- The Washington Times - Tuesday, October 9, 2012

The Race for the White House produces two things: lots of attack ads and unwitting overnight celebrities. Think Sister Souljah. Joe the Plumber. Clint Eastwood’s empty chair. With election season again upon us, The Washington Times continues its series remembering some of our favorite campaign one-hit wonders and asking: Where are they now?

Then: A 12-year-old boy from New Jersey, William Figueroa, correctly spelled “potato” in a mock spelling bee in 1992 — only to have Vice President Dan Quayle urge him via flash card to add an “e” to the end of the word. The rest is late-night talk show monologue history.

Now: William enjoyed a brief burst of celebrity — appearing on David Letterman, endorsing a spelling video game, leading the Pledge of Allegiance at the 1992 Democratic National Convention — but has since receded into ordinary life: In 2005, the Newark Star-Ledger reported that he was a Wal-Mart department manager and father of two.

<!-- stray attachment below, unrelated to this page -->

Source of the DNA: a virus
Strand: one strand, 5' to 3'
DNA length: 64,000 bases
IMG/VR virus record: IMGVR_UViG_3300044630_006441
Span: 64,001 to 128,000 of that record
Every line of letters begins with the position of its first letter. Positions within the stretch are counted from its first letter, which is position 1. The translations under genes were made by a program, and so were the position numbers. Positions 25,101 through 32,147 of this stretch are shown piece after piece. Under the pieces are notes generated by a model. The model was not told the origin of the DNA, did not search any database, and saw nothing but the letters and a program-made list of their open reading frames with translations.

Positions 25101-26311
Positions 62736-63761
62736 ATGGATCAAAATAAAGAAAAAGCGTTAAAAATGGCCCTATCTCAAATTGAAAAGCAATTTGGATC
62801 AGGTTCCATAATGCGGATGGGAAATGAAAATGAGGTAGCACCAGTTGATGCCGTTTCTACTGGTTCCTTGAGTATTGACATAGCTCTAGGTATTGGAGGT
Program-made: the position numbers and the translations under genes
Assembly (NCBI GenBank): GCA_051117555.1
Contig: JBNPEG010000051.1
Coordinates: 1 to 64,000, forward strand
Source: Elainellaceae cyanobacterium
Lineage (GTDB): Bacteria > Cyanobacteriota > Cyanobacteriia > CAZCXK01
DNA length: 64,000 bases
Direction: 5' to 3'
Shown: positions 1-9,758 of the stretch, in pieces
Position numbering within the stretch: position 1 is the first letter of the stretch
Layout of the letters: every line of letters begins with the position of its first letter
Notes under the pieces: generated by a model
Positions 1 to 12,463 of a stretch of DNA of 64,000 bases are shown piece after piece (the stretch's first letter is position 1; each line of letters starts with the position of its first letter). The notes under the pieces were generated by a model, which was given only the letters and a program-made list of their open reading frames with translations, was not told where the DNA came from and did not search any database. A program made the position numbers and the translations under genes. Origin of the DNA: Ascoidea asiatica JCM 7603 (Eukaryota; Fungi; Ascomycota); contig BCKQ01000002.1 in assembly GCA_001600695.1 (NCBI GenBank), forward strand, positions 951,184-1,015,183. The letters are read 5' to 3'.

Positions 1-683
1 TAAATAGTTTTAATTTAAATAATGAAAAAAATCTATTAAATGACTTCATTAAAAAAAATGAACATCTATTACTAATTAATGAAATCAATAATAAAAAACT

Quotable (I): “It was more than a gaffe,” Mr. Quayle later wrote in his memoir. “It was a defining moment of the worst imaginable kind. I can’t overstate how discouraging and exasperating the whole event was.”

Quotable (II): Said William about what was going through his head following Mr. Quayle’s assistance: “I kept thinking, ‘How the hell did I spell potato wrong?’ “

• Patrick Hruby can be reached at phruby@washingtontimes.com.

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